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I am Barabbas
A short story by Jana Alexis
Based on true Biblical events
Today is the day of Preparation for Passover and usually there is joyful commotion and festive anticipation on the streets of Jerusalem. But this morning is different. This morning the pulse outside my cell is restless, anxious, pent-up evil. Why are the Jews aggravated so early this morning? I hear them shouting, chanting perhaps, but can’t quite recognize their angry words.
Suddenly, my door is thrown open and in the early morning light I am grabbed roughly. Is today the sentencing? My day of death? Odd for this to happen right before Passover—usually the Romans want to avoid upsetting the Jews around their feasts. I thought I was prepared for this moment, but how can one be ready? Renewed hatred for these Romans stirs within my soul. If only I could throw off controlling hands and take revenge. Instead, I am dragged to a palace and pushed before a crowd of angry men. Ah, this was the evil hum I heard earlier; this crowd is pulsing with intent.
Their chants grow louder as another man is brought to stand beside me. Except I hardly can believe he is still standing—his flesh is torn, dripping blood, long thorns digging deep into his scull. Around us discussion swirls between Roman Pilate and Jewish chief priests. “I see no basis for a charge.” But their response: “Crucify him!” I can’t keep my eyes off of this man. Despite the flogging, he seems calm, regal, perhaps even in control. I realize I am holding my breath, waiting to hear his name: Who is he? I must know. And why were we brought to stand together?
Familiar charges pierce through the uproar: insurrection, subversion, claiming to be the leader of the Jews—the accusations against this man are similar to mine. Perhaps we are to be crucified together. Yet it seems Pilate is still not convinced about the truth of the charges. Do I see fear in Pilate’s eyes, deep uncertainty in a war-hardened man? This battle of wills (and worlds) continues—the crowd seems determined to hate the man. Pilate asks: “Why? What crime has he committed? He has done nothing to deserve death.” With one voice they respond: “Crucify him! Away with this man!”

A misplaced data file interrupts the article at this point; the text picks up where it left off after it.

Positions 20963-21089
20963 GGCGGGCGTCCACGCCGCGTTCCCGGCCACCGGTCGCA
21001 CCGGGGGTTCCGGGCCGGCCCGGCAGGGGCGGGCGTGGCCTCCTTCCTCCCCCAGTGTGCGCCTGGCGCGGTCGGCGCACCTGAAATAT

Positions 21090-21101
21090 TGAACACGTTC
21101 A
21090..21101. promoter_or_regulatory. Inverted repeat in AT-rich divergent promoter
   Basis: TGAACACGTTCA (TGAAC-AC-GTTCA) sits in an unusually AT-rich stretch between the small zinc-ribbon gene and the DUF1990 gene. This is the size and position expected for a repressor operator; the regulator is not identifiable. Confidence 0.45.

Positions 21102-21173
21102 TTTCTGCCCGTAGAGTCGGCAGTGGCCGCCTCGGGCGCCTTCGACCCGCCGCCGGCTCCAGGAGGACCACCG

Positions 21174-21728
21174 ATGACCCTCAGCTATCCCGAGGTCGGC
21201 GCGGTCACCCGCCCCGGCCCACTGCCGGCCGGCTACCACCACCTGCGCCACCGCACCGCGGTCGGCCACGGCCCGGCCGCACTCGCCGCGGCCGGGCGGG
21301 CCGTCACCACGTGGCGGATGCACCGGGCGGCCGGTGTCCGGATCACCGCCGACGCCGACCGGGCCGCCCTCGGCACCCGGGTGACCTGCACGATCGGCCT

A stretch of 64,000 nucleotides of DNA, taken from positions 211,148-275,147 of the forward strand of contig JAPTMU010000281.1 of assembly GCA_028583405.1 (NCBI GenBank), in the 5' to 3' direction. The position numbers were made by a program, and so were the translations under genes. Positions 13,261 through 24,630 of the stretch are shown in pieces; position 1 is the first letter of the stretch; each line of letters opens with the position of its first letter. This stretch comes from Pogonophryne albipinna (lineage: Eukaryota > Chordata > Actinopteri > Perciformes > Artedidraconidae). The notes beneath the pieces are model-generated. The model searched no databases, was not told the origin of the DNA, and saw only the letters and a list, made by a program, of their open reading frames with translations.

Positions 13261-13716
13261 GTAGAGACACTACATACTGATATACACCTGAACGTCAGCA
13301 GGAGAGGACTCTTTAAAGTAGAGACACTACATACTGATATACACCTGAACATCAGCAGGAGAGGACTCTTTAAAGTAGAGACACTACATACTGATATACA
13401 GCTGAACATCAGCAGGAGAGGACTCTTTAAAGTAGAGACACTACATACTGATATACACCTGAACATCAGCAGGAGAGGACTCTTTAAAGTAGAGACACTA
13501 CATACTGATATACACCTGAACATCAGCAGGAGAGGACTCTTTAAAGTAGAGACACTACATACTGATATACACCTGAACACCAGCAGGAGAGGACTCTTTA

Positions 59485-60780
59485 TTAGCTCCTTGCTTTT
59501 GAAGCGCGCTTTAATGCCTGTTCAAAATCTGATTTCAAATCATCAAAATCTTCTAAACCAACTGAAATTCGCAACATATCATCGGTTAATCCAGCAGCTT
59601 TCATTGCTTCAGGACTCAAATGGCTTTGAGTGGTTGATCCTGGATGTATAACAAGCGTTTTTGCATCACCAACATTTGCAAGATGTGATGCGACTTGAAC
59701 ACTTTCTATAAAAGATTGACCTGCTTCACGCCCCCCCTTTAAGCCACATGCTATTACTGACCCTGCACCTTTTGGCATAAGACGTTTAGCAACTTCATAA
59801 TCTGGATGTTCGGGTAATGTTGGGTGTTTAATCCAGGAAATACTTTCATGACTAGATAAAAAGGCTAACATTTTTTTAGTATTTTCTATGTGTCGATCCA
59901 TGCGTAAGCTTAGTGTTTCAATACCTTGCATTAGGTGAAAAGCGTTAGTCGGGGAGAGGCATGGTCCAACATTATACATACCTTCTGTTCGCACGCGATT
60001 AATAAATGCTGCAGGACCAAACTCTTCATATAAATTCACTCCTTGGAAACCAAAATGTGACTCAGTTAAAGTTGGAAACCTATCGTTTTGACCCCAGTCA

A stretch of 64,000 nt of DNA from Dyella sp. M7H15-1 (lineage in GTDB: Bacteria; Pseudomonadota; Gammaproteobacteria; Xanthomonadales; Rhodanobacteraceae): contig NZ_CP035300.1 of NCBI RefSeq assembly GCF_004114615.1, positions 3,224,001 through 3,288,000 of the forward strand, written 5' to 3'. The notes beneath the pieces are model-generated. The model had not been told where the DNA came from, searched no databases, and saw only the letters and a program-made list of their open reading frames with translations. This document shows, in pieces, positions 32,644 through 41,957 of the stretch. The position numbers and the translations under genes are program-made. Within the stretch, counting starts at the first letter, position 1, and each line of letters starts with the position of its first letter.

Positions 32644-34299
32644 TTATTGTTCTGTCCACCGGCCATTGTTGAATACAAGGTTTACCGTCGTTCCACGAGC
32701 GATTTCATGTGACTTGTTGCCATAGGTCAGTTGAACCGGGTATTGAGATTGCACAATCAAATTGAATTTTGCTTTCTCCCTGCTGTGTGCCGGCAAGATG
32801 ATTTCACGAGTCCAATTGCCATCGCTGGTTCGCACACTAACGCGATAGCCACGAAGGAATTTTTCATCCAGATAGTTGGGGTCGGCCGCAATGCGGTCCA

I steel myself against dread of the sure-to-come torture, then I hear Pilate say: “But it is your custom for me to release to you one prisoner at the time of the Passover. Do you want me to release ‘the king of the Jews’?” Men shout back, “No, not him! Give us Barabbas!” Suddenly all is clear to me. This is why I am here! His life or mine. Today one of us will be killed; the other set free. I know I am guilty; is he? The man’s face is set like stone—deeply determined, yet a soft hint of compassion around the eyes. As the crowd chants louder and louder, “Crucify him!” he turns to look at me and I see love.
Now events move around me in a haze: Pilate washes his hands at the judge’s seat. Soldiers mock and spit. Someone adjusts the ropes on my wrists . . . no, wait, they are loosening them. Releasing me. After all these years, my chains are gone. But what about that man? Where is he? The mob is pulsing and pushing. I am shoved aside as they surge forward. Cross timbers jut above the crowd as the prisoners move toward the Hill, the place where traitors are crucified. By an inner force of curiosity and self-loathing, I follow the man.
There at Golgotha, I watch them crucify him. Hammering spikes into flesh, nails that should have been in my wrists and feet. A cross raised up in humiliating torture, the very cross meant for me. As the man is lifted up, I see posted on the sign above his head, in the place where crimes are listed: “Jesus of Nazareth, The King of the Jews.” I want to run in shame, but my feet are stuck here in the dirt in desperate gratitude, watching him die in agony. Jesus, the King, dying the death deserved by me.
And so I see myself in Barabbas. The guilty set free; the Innocent sacrificed. I am Barabbas. Barabbas is me.
There is no difference,
for all have sinned and fall short of the glory of God,
and are justified freely by His grace
through the redemption that came by Christ Jesus.
God presented Him as a sacrifice of atonement,
through faith in His blood.